Though the Creator God created mankind in His own image, an increasing number of people have decided that it is time for humanity to take charge of its own destiny and to transcend the limitations that have long been considered part and parcel of being a "human being."
The philosophy of "transhumanism" has inspired both professional researchers and garage-based "biohackers" to push past mankind's apparent biological limits to recreate mankind as something beyond human.
Through medicine and nutrition, through advances in technology and engineering, or even through direct genetic or biological alteration of the human physiology and anatomy, the race is on to create a new kind of human—stronger, smarter, and faster, and with lifespans that far outlast those of today's puny mortals.
So, can we really reshape our species and transcend our humanity? If so, should we?
Could human beings, through medicine and science, regain the sort of lifespans that were once enjoyed by the likes of Adam and Methuselah? One major front of the transhuman movement involves longevity.
Recently, scientists have noted instances where diabetics using the drug metformin have actually lived 15 percent longer than those without diabetes, and they are pursuing tests to use the drug as an anti-aging pill for otherwise healthy people.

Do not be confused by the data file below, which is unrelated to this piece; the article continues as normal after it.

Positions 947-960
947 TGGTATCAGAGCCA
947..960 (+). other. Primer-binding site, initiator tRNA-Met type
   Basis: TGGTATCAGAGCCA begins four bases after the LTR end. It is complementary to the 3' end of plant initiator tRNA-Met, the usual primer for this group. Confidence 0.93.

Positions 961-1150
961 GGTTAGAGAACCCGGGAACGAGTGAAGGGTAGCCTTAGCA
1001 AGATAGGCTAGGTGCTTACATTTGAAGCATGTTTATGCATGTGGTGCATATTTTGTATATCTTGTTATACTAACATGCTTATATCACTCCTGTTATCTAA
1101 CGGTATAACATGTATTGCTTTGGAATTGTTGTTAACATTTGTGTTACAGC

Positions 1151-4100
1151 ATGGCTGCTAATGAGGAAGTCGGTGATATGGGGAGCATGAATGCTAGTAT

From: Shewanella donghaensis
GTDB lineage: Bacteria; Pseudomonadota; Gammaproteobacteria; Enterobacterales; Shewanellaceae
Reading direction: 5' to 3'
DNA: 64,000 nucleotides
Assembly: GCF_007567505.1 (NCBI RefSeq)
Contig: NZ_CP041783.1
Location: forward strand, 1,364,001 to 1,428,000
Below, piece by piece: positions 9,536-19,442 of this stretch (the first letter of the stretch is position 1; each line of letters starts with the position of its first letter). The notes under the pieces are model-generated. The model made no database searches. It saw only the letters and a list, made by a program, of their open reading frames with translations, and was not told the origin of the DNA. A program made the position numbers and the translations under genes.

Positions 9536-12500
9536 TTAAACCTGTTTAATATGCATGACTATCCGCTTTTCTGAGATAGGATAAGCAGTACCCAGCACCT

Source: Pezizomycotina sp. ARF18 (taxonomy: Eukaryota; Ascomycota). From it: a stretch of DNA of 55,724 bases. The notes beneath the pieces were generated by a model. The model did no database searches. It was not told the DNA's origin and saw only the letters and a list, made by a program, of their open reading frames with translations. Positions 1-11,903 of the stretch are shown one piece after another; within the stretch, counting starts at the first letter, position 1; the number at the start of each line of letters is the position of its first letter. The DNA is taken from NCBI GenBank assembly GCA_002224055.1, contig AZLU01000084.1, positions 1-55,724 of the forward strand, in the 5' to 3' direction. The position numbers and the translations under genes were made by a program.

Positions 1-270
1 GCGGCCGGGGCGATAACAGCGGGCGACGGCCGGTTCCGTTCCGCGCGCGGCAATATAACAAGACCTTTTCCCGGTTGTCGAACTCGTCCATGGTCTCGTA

But only adding another ten or twelve years is "small change" compared to other research in the works. Scientists at the University of Southern California were able to extend the life of baker's yeast cells to ten times their normal length—the equivalent of a human being living 700 to 800 years! Due to similarities in genetics, many hope the results will transfer to humans. As the study leader said, "We're setting the foundation of reprogramming healthy life" (USC News, January 14, 2008).
Many hope that with the causes of aging and illness identified, cataloged and addressed, advances in medicine and science will allow humans to live forever, all while enjoying bodies the equivalent of a young person, 20 to 25 years old.
In the realm of technology, mankind has long used his capacity for invention to make up for deficiencies caused by injury or disability. From simple crutches and eyeglasses, to robotic leg braces for the paralyzed and artificial eyes for the totally blind, we have long sought to intervene in human capacities to regain or replace what has been lost to time and chance.